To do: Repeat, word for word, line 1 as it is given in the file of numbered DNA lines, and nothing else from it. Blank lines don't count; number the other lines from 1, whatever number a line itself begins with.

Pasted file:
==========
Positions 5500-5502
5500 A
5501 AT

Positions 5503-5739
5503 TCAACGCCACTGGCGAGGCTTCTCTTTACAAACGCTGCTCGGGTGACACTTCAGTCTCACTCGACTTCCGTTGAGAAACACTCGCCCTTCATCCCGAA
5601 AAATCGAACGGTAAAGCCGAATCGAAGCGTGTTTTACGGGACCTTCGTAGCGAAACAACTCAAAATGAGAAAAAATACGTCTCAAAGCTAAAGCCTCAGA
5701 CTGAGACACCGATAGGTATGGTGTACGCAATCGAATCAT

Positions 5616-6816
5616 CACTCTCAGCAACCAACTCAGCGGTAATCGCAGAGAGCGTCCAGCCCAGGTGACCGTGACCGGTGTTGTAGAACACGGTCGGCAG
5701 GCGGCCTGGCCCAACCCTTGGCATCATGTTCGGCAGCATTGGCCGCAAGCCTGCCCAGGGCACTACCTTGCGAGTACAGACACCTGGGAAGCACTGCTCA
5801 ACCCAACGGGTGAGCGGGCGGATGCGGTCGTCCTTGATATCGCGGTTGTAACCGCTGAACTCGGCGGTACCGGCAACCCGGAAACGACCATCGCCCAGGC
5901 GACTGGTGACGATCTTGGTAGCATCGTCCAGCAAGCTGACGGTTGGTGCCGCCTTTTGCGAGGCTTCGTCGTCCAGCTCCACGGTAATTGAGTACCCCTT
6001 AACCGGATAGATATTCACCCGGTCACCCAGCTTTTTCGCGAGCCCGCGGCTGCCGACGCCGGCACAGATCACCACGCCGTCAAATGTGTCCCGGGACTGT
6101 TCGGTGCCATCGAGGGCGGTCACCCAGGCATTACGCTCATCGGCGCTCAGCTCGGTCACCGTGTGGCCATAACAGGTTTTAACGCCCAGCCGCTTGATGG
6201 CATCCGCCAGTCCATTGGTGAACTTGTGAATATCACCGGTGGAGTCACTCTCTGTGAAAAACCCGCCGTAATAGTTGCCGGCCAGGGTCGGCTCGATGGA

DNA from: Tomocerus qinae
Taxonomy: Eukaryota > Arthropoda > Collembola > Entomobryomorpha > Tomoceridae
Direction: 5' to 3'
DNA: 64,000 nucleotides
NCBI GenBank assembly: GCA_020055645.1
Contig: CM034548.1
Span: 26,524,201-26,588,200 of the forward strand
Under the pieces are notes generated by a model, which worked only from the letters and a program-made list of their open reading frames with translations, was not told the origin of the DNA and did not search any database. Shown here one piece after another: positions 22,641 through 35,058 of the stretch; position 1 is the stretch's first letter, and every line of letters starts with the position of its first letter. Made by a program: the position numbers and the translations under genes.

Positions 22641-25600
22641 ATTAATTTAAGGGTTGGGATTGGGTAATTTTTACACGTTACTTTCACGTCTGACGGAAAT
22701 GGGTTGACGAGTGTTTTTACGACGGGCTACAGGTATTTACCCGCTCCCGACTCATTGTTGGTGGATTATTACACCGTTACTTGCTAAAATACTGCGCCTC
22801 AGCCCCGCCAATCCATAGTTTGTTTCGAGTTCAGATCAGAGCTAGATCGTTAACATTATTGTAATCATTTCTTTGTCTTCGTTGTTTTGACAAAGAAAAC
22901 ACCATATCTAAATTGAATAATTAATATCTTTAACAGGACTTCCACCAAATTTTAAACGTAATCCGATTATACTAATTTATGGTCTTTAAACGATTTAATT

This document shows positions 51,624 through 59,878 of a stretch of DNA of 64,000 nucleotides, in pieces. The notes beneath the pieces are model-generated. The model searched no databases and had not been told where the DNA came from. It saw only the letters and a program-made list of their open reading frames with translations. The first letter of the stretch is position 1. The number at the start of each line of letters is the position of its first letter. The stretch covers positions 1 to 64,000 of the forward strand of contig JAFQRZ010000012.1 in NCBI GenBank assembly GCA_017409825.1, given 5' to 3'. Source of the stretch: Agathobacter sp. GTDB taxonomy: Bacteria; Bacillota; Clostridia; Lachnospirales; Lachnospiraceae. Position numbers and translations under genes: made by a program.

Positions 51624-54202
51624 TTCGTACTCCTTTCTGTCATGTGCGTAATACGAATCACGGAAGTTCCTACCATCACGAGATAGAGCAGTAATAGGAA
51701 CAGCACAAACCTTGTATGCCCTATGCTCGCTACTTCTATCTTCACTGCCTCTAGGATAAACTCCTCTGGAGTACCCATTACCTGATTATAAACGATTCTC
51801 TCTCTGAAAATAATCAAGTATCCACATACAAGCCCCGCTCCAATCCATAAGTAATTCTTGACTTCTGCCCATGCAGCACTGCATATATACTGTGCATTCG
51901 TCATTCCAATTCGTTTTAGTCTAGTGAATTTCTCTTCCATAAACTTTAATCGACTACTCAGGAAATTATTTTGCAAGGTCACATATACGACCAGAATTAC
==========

Positions 5500-5502